Sarah Wellbrock (29) is a former professional swimmer and now holds a law degree. Her crowning achievement occurred during the 2021 Olympic Games in Tokyo: Sarah Wellbrock won the bronze medal in the 1,500-meter freestyle category. We spoke with her about what could be done across Germany to encourage people to exercise more, and what role the Olympics might play in that regard.
Hello, Ms. Wellbrock. Only a small portion of the adult population in Germany (22.6%) fulfills the current recommendations for physical activity. Why is the level of physical activity in Germany so low?
I think there are a number of things at play here. Everyday life has become increasingly stressful, leaving ever decreasing amounts of time for sufficient exercise. Add to that the fact that numerous cities offer no exercise programs at all, or that such programs are steadily shrinking, because there simply aren’t any specialists to be found. We cannot afford to turn a blind eye with regard to this issue.
What incentives do you think need to be offered to make exercise and sports more attractive again?
I’m not exactly sure what all of the health insurance companies offer these days, but I think offering various “reward systems” would be a good way to encourage people to exercise. For example: Most insurers only cover osteopathic treatments on a pro-rata basis. It might be a good idea to use a digital system to record the time spent on physical activity – for example, walking, cycling, swimming – and to pay 100% of the costs of individual treatments if the appropriate milestones are reached. It goes without saying that my example is broken down to the essentials and is only intended as a starting point.
In that context, how important are swimming pools for sports and, beyond that, for the general health of the population?
Swimming pools are particularly important for those who want to learn how to swim. That includes children as well as teenagers and adults. The number of people who cannot swim is on the rise, and the pandemic definitely contributed to that development. Being able to safely move around in water is essential for survival, and good technique is not required for that.
There are also people who want to exercise but are unable to do so “on land” due to problems with their knees or backs. Water provides a gentle environment and takes stress off the joints, thereby making it an important option for society as a whole.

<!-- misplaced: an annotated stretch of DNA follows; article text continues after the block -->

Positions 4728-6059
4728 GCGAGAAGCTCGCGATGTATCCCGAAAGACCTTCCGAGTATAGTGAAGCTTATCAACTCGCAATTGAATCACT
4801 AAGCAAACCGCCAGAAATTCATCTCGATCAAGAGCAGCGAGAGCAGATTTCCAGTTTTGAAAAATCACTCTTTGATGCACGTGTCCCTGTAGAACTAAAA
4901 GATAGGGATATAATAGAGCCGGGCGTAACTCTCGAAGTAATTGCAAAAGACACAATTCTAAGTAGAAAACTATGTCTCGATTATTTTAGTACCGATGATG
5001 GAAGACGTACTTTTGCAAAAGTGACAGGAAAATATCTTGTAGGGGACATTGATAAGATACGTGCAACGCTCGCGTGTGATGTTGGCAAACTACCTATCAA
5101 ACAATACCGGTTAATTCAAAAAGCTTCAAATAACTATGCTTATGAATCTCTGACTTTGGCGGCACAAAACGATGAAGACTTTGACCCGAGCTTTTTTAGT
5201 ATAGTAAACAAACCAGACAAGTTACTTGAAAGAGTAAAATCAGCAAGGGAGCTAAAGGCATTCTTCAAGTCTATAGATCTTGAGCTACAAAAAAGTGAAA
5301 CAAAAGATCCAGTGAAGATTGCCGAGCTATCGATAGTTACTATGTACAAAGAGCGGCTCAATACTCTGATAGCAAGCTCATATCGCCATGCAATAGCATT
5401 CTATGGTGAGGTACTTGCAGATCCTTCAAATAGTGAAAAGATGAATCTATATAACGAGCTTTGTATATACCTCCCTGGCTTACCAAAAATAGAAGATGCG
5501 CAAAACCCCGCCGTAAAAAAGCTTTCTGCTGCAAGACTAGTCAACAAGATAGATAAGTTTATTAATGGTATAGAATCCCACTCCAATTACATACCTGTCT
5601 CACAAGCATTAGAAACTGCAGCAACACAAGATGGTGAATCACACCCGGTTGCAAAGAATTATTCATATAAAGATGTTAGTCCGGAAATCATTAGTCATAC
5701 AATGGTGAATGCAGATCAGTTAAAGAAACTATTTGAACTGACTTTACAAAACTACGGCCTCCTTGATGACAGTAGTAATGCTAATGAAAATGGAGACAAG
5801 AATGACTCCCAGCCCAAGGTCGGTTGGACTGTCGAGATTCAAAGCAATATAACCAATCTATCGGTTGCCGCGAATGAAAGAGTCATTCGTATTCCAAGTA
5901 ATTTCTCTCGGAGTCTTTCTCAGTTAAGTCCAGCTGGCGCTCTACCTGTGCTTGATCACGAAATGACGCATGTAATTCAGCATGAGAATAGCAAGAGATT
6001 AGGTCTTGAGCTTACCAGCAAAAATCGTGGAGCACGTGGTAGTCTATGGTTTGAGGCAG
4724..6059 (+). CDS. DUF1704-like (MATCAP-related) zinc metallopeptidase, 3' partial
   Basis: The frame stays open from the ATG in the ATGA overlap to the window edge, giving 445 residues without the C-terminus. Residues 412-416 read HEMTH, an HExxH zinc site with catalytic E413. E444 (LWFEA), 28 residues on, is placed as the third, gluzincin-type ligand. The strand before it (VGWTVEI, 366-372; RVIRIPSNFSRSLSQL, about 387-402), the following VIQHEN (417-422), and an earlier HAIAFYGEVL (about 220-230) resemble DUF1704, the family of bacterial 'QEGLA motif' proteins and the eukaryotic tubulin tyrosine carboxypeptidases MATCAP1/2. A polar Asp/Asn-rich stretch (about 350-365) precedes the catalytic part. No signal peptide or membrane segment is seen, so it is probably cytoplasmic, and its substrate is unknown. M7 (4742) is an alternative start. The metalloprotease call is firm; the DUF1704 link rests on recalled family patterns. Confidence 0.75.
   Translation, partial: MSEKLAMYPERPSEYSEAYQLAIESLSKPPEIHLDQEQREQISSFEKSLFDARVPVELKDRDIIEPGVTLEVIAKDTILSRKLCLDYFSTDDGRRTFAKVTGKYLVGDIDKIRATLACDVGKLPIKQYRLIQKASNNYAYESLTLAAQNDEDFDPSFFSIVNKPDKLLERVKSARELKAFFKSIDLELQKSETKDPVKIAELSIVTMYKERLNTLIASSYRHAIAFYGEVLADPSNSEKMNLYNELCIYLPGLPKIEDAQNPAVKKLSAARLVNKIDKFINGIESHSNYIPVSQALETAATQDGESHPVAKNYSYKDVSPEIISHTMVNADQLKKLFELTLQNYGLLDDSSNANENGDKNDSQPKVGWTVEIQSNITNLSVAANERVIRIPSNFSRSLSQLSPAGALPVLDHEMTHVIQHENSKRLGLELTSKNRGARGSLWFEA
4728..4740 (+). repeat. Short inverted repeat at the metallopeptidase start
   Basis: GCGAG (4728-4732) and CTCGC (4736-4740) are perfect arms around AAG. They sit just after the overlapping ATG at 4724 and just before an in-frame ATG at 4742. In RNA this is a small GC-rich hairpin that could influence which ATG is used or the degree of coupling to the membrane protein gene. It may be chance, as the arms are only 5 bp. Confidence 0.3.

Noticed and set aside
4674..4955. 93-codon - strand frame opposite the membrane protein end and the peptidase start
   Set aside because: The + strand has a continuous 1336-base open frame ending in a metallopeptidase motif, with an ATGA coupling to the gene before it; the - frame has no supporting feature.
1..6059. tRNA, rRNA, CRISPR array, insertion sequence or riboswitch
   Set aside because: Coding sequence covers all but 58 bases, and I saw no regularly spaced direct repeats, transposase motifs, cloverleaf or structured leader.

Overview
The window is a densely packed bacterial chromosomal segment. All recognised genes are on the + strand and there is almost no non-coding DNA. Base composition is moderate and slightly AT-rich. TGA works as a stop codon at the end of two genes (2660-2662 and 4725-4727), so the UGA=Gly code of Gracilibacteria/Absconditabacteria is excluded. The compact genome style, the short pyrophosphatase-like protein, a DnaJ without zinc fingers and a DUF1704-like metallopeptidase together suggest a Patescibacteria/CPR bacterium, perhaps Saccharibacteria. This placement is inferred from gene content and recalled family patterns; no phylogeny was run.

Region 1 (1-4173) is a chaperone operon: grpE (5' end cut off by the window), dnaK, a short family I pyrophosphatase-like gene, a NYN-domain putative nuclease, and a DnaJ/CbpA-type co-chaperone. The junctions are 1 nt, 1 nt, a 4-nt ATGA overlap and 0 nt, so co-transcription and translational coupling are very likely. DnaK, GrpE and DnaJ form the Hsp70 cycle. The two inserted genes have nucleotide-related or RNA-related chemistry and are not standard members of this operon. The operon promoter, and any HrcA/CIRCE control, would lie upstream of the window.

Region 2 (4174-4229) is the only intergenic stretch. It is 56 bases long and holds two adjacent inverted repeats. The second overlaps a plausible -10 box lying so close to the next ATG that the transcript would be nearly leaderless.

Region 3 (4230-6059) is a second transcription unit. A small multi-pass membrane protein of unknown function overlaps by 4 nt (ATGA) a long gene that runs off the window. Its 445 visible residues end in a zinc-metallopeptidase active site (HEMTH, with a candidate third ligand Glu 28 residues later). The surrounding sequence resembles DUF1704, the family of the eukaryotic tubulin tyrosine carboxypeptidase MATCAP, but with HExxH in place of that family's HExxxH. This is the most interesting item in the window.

For everyone else, it’s a great way to add variety to their regular sports routines.
How can the Olympic and Paralympic Games help Germany get moving once again?
If the German population has a chance to experience the excitement of the Olympics, to see how athletes give their all – their heart and soul – for this one competition, and how much joy the Games bring, we will be able to engage people, get them excited about the various sports, cast a spell of the Olympic Games on everyone, and make the Olympic fairy tale a tangible experience.
You, an expert in your field, are a participant in our talk on the subject of sports and health. What message would you like to convey in that regard?
Since I come from a water sports background, I would like to draw particular attention to how important water safety is. Swimming accidents and death by drowning as a result of someone’s inability to swim should be prevented as much as possible. That is one of my biggest concerns.
Beyond that, swimming is probably the healthiest sport. It requires the simultaneous use of multiple muscles, it is easy on the joints, it can be a great counterbalance to daily work, and the change of medium makes it the best way to exert a great deal of energy and then fall into bed in the evening, satisfied and exhausted.
By no means are sports magical cures, but I am convinced that they can make us happier, more satisfied, and more self-confident. Last but not least, sports, in a nutshell, are social. They allow you to meet new people, share a laugh, and have a bit of fun.